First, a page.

INDIA being WORLD's 2nd largest Country by POPULATION has lot of Challenges-cum-Opportunities in order to become a DEVELOPING Country giving its Masses QUALITY EDUCATION/HEALTH SERVICES/GOVERNANCE/SECURITY.

Lets talk about SECURITY aspect:
- CCTV Monitoring : So many TERRORIST attacks happened yet our Big CITIES like MUMBAI/PUNE/DELHI lack of CCTV Monitoring System in place.
Indegenious Solution: We have so many WORLD CLASS institutes (IITs) Govt can ask them to come up with an UNIQUE SOLUTION forREAL TIME CCTV Monitoring Solution using COMMUNICATION SATELLITE.
(Imagine all CCTVs relaying visuals to CONTROL CENTRE via SATELITE in REAL-TIME). It can be useful for TRAFFIC CONTROL/VIGILANCE by POLICE as well.

Hurdle: POLITICAL VISION and Will Power. If it would be developed Indigenously how dey would get KICKBACKS to fill der SWISS Accounts.

- DRDO & HAL : Defence Organizations like are not Operating upto der POTENTIAL. GOVT is not at all worried about HAL's performance rather dey are hAppy bcoz as long as HAL & DRDO underperform they can HAVE FOREIGN DEALS .

Undersuch circumstances what can be done!!!!!!

Similarly take any field we can SURELY MAKE A DIFFERENCE., if CHANNELIZED WITH A PROPER VISION.

biren subudhi

4 years ago

Quite a big article., many points to discuss!

-On Dumping Yard : Professionals working in IT industry are from Middle class background, with higher aspirations to Live a happy life from every prospective.
Govt doesn't promote any R & D activities, only busy in SCAMS with ZERO VISION for DEVELOPING INDIA.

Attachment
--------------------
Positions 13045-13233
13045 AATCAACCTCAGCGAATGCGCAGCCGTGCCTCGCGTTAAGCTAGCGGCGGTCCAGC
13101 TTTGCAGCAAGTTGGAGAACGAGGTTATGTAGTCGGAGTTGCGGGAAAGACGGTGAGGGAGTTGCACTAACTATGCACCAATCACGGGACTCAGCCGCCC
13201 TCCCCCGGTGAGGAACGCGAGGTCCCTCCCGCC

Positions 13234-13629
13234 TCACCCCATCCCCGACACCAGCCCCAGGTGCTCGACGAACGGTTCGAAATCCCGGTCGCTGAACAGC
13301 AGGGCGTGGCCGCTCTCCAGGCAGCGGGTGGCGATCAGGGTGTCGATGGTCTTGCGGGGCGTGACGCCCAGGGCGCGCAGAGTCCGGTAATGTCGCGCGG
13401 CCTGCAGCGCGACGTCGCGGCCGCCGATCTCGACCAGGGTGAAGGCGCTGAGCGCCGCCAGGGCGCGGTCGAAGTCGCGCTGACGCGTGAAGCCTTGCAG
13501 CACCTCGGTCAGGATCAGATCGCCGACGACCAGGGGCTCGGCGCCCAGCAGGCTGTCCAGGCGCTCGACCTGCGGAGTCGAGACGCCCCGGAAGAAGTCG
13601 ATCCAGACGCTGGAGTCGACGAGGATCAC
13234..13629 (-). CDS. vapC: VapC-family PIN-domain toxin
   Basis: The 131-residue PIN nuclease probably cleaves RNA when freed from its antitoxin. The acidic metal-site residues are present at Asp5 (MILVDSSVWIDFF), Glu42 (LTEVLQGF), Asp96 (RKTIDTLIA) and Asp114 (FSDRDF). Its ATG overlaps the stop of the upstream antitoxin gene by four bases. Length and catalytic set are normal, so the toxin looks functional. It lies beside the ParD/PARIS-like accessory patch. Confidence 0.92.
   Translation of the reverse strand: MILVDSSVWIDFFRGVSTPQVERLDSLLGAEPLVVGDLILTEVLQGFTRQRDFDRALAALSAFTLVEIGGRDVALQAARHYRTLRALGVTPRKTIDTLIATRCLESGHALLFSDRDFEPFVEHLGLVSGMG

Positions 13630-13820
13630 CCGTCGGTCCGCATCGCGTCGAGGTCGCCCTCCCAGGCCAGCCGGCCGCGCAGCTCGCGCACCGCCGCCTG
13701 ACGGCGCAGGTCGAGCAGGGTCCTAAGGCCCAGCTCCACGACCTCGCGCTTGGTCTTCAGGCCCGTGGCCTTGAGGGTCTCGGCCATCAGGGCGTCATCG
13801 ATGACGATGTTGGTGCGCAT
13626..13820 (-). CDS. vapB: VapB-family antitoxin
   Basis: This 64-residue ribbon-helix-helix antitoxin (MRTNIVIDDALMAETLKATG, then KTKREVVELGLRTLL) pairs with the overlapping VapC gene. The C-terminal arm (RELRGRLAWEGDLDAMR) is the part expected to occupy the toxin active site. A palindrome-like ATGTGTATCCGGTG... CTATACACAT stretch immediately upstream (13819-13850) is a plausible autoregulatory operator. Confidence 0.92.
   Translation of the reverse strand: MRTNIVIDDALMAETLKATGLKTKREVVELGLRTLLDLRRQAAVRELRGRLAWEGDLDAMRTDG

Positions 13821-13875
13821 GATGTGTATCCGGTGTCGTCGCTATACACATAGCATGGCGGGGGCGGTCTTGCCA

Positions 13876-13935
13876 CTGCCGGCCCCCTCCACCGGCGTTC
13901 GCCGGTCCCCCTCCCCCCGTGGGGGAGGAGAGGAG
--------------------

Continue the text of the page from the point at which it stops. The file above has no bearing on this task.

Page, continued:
Leaders like APJ Abdul Kalam & MODI has made a difference with their VISION.
Don't Expect IT Companies to do any such INNOVATIVE WORK when they facing so much of COMPETITION to manage Revenue/employee & customers.

I have been in touch with People who have BRILLIANT IDEAS & would like do Something. They didn't find support very often, in countries like US/ISRAEL support is Enermous.

Now a days Companies like TECH MAHINDRA & MAHINDRA SATYAM combine are promoting INTRA-PRENEURSHIP., ENCOURAGING Employees to come up with INNOVATIVE IDEAS/SOLUTIONS.
They have well defined schemes to Fund such projects.

-About MCA21 being DOWN

Its better to question MCA Officials bcoz being a CLIENT they have the RIGHT to take any STEP on VENDORS causing LOSS.

Request: Do not giveup confidence on Indian Professionals and BRAND INDIAN Companies !

Bhupesh

4 years ago

First Reason: Big IT companies being leader and out spoken should have shown some courage to invest in product development and build capability. But I just see all of them are listed on exchange .. is it that all of them were focused short term gain(stock price, bottom line, obsession with margin)

Second biggest reason of not having that kind of companies is legging of manufacturing sector .. We get all our electronics from LG, Samsung, Nokia. All our defense purchases are imported. For what sector should we produce that top notch software.

First, second and third reason is govt. They never have long term view. If we had good manufacturing sector, if they would have promoted innovation at least in telecom. etc ..